Why Onboarding Never Ends
Last week I had the opportunity to lead some sessions about user onboarding with attendees at the TechDay conference in New York. The conversations were really engaging, and it was instructive to hear about some of the onboarding challenges that customer success teams face for different industries, user groups, and types of applications. The one big takeaway was that onboarding really varies – there is definitely no one size fits all approach. The second big takeaway is that onboarding never really ends.
The Onboarding Timebox (Hint – There isn’t One)
When people first think about user onboarding – especially in the software world – the tendency is to think about the specific UX for a user that logs into an application for the first time. In the enterprise space, some might think about a specific checklist that a customer success rep goes through with a new customer. Both views are kind of incomplete. A better way to think about onboarding is that it’s the process by which a user becomes proficient with a product.
Notice that there’s no timebox in that definition. That’s because the time required for a user to become proficient really isn’t at all consistent. For some products that could happen during the first use, and for others it happens through months of usage. The important thing is for product and customer success teams to be aware of this. Many onboarding issues surface when the content and experience is designed for a specific timebox that doesn’t align with how the user actually learns.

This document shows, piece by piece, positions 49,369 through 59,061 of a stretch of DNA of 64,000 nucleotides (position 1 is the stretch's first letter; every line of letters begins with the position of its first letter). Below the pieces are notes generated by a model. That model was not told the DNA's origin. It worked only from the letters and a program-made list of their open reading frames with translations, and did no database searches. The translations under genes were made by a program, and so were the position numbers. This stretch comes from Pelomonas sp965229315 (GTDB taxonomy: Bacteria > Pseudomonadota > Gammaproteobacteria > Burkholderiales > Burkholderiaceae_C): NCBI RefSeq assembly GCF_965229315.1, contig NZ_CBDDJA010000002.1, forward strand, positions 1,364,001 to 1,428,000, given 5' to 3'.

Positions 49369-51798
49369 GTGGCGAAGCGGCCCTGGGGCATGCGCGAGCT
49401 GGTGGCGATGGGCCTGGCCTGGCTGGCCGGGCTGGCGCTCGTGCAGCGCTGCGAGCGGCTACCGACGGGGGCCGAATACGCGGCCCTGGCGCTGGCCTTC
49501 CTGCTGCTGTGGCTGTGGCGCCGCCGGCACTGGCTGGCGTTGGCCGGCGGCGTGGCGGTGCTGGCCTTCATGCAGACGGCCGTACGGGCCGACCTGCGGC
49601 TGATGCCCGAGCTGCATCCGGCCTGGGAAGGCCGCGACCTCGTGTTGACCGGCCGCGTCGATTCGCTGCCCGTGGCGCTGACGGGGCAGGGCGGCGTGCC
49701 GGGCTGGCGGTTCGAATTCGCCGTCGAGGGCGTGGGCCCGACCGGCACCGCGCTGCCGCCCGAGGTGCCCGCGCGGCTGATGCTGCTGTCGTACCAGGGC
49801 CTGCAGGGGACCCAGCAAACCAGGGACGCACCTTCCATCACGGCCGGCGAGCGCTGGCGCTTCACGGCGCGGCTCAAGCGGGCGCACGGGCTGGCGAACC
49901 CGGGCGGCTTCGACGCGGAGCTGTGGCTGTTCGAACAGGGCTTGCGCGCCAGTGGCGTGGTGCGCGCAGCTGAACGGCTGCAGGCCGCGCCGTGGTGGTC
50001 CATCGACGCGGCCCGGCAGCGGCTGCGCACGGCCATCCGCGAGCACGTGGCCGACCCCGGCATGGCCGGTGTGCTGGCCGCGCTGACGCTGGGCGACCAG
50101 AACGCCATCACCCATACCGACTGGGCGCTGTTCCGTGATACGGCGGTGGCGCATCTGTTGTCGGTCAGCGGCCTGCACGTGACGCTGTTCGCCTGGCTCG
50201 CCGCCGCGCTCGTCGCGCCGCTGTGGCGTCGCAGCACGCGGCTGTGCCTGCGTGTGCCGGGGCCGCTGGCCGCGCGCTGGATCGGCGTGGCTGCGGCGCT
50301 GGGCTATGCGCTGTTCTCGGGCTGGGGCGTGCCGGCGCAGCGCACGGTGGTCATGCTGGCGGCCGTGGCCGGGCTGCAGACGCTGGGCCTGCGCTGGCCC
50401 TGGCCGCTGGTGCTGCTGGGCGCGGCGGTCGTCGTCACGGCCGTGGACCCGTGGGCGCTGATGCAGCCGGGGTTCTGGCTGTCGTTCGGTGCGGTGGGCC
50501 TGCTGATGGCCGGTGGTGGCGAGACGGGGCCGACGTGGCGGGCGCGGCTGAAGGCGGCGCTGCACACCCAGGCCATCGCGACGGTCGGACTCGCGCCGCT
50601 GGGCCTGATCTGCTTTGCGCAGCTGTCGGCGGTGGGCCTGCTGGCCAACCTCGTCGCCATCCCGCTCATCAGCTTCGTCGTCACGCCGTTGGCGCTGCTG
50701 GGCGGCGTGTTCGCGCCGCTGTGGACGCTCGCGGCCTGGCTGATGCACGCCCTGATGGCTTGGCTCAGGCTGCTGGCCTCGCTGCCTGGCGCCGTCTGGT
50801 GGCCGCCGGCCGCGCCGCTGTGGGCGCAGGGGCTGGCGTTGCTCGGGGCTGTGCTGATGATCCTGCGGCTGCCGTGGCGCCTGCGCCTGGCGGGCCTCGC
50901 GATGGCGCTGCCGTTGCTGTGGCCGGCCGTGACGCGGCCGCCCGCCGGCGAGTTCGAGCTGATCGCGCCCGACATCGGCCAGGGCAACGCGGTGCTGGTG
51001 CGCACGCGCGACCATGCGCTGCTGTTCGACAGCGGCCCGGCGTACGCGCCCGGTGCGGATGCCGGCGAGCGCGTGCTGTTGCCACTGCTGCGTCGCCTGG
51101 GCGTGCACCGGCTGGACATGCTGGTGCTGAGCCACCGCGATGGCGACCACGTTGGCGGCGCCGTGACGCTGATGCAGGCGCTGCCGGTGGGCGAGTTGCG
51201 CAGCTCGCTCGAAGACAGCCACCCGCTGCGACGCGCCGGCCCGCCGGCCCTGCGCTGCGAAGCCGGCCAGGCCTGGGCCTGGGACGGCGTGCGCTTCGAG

The Challenge of Product Changes
Compounding this challenge is the fact that the product doesn’t sit still either. Enterprise SaaS companies are constantly making changes to their products. SaaS vendors launch major feature updates anywhere from 4 to 12 or more times per year. In a true SaaS model all of these updates make their way directly in front of the customer. A good example of the impacts of this are covered in eShares’ v4 announcement from earlier this month. With all of the changes to the product experience happening regularly, the user needs to be constantly educated in order to maintain and grow their proficiency.
Building for User Onboarding that Doesn’t End
This is why we’ve always advocated that you keep your onboarding fresh, and treat user onboarding as a continuous process with no distinct end point. Here are three things to consider for your processes:
Make onboarding a core part of your product:
In our survey of software companies, we found that those with the most effective onboarding programs were much more likely to invest product resources (development, UX, product management) in onboarding. This makes sense. Onboarding is a core part of the product experience. By integrating onboarding and onboarding content with the product development process, you can ensure that new updates are accompanied by the right amount of customer education.
Make your content ‘snackable’:
If onboarding is an ongoing process, it makes sense that your users are going to need to move in and out of it. Forcing users to complete a long training sequence before they use the product is never a good idea, but it’s really not a feasible way to get your users fully proficient. Instead, think about how your users can ‘self-service’ their onboarding – engaging with help when they need it, and freely exploring when they don’t.
Leverage different content channels:
Not every user learns the same way. In-app experiences are very effective, but they aren’t the only way help users gain proficiency. The most successful onboarding programs use 4 or more different channels for content. Look to mix your in-app experience with offline outreach (especially for less active users), video, and even structured training courses.
Onboarding that never ends seems like a never-ending challenge in itself. But, with the right approach, a tight alignment with your product team, and a clear multi-channel approach you’ll be ready. Remember, it’s all about showing customers value – the value they receive when they first start using your product AND the value they receive from continued use.